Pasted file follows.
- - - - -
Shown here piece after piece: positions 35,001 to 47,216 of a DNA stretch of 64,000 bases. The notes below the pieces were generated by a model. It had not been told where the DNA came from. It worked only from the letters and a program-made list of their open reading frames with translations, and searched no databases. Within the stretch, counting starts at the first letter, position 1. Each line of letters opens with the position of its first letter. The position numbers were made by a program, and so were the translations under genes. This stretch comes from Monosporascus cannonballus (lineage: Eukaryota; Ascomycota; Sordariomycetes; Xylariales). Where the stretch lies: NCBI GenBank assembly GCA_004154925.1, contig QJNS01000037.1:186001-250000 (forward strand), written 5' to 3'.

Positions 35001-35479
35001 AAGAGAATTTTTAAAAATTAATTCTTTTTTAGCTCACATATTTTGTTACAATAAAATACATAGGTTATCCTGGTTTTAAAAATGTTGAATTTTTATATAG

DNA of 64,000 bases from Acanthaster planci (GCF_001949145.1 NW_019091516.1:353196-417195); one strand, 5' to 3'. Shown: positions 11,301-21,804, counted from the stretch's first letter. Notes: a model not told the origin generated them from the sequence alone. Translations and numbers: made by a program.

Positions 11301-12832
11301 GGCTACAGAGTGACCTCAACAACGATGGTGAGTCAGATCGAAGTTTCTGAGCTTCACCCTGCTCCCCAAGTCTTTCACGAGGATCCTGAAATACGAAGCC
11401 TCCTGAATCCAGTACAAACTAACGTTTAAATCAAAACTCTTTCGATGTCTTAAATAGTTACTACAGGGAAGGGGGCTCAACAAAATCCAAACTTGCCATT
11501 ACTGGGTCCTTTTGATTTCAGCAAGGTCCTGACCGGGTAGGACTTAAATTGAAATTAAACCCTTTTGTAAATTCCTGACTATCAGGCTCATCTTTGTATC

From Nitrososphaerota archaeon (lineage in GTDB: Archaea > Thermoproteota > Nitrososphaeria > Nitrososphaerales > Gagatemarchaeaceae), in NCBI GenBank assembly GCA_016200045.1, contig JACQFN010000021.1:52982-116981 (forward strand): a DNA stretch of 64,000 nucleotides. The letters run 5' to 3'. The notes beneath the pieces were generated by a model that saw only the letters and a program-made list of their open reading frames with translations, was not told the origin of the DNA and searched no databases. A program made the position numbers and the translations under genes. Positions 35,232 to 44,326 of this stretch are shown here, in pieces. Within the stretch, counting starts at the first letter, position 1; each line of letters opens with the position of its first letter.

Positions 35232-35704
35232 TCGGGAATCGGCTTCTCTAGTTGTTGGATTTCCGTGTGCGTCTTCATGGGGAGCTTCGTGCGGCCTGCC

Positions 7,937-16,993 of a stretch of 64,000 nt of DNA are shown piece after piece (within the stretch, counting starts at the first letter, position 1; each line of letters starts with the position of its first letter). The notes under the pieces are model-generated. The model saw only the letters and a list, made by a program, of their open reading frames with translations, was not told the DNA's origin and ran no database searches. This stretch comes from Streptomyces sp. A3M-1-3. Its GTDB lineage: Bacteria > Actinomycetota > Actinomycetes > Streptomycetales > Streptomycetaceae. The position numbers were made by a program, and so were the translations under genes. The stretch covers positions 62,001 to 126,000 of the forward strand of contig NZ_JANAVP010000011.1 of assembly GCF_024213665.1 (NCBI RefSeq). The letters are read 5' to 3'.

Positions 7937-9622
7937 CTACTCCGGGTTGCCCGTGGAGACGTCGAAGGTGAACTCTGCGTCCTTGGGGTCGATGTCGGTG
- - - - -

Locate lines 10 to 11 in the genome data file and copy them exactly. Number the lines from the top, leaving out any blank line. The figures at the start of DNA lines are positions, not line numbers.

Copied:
Positions 35232-35704
35232 TCGGGAATCGGCTTCTCTAGTTGTTGGATTTCCGTGTGCGTCTTCATGGGGAGCTTCGTGCGGCCTGCC